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Monday, August 5, 2013

What it is like to have short-term memory problems.

I think I've accomplished a lot of things today. I just don't recall doing them. As I sit here typing, I realize I'm late to go shopping with my daughter to get a tie for her upcoming wedding. The time is 3:00 pm, but I feel as if I just got up and am still planning what I'm going to do today. According to notes I have already written today, I have ordered parts to fix a leaky faucet, I have fixed my daughter's network connection to my printer so she can print. I have missed two appointments, written notes to the people I stood up, apologizing. I have rescheduled an appointment, I have cancelled another appointment that conflicted when I rescheduled. I have sat here feeling bad because I know in the past I would not have tolerated my own incompetence from others. I certainly would not have understood what has become a fact of existence for me now.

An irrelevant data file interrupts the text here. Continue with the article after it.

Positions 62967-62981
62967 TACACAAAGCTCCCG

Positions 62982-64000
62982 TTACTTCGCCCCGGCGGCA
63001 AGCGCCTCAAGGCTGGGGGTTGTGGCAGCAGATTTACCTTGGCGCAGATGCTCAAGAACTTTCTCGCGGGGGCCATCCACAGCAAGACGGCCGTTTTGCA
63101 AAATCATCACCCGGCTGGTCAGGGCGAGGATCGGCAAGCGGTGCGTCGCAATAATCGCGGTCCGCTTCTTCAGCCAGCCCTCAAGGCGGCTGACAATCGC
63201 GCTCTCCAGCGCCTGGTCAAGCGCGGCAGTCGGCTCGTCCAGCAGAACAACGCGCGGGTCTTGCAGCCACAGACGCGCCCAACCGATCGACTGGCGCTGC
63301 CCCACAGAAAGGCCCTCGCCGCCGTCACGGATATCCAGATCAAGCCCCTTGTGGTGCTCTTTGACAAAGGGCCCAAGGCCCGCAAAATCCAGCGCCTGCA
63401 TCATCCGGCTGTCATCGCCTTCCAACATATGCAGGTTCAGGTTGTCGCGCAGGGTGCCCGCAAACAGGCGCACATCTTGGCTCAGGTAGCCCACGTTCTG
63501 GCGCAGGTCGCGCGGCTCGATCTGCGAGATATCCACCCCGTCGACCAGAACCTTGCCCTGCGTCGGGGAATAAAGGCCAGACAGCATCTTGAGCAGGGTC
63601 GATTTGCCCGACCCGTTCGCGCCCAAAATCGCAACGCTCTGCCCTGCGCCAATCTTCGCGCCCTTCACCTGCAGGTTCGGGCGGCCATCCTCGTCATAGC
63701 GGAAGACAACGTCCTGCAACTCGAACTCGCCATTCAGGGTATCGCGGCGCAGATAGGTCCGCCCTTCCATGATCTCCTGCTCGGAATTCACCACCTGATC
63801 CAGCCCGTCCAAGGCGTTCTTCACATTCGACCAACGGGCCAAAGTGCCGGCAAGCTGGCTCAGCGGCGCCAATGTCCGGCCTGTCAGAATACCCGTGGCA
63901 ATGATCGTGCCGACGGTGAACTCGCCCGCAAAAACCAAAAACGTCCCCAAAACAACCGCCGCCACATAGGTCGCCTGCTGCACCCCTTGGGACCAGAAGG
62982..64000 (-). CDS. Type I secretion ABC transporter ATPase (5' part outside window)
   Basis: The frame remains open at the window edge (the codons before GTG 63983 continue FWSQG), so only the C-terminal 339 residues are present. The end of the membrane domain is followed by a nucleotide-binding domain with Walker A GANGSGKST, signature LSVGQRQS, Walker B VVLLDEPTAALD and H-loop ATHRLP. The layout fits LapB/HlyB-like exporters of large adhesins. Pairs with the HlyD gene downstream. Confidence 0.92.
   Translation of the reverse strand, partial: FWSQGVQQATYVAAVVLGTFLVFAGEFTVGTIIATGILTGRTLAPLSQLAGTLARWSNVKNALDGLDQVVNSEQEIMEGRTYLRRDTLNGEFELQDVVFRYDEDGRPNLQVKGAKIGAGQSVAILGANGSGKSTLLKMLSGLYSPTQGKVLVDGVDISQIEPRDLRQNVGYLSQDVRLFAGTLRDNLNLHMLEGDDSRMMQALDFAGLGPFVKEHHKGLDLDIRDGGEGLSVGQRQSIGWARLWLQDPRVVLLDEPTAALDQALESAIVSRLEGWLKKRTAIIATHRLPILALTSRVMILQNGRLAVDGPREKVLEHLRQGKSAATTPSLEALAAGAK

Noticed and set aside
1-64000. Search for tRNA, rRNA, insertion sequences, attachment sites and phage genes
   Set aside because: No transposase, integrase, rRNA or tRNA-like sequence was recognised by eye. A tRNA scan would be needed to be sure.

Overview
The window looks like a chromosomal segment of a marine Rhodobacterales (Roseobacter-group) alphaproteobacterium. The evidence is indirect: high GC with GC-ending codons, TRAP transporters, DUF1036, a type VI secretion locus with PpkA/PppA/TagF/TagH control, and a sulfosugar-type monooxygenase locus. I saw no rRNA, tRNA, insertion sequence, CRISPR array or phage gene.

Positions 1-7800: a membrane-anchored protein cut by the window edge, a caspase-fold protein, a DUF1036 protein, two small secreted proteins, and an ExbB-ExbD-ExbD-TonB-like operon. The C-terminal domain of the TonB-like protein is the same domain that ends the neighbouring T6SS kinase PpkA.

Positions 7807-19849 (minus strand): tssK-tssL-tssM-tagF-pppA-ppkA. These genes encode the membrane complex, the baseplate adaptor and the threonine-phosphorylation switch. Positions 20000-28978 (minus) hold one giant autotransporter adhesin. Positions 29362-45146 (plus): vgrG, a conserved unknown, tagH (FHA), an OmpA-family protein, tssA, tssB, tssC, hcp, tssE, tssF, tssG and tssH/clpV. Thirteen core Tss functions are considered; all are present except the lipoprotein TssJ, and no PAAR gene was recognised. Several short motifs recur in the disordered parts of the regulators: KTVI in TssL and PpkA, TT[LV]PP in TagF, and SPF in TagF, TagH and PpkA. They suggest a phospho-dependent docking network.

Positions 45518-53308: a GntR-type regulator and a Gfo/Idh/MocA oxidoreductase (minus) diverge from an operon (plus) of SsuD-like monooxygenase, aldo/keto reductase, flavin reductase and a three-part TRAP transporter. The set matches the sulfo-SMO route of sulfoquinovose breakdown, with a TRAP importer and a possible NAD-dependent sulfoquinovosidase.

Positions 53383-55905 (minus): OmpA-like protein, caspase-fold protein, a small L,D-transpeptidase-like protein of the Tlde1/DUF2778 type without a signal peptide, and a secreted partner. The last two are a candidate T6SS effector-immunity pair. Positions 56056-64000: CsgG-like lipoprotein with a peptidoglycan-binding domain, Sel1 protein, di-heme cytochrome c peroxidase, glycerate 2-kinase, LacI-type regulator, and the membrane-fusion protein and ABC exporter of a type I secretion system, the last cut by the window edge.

Living with faulty short-term memory is sort of like having Alzheimer's syndrome, except that I have hope the decline will eventually stop and I may get better some day. I'm sure there are plenty of other differences. I remember my life prior to my accident, and I "sort of" remember my life after my accident, if you allow for the way I have clipped together notes I wrote along the way, and studied my own "history" to fill in the gaps. One of my biggest struggles is the recognition that I "make stuff up" when I don't remember. It is very humbling to not be able to depend on my own memory.

I try to be productive, but it is hard to be productive when I literally on live "in the moment." I try to plan, but side-tracks to my planning happen all the time. Meanwhile I get more and more tired until I have to stop everything and take a nap, because experience has shown that trying to continue once tired results in increasingly dangerous confusion.

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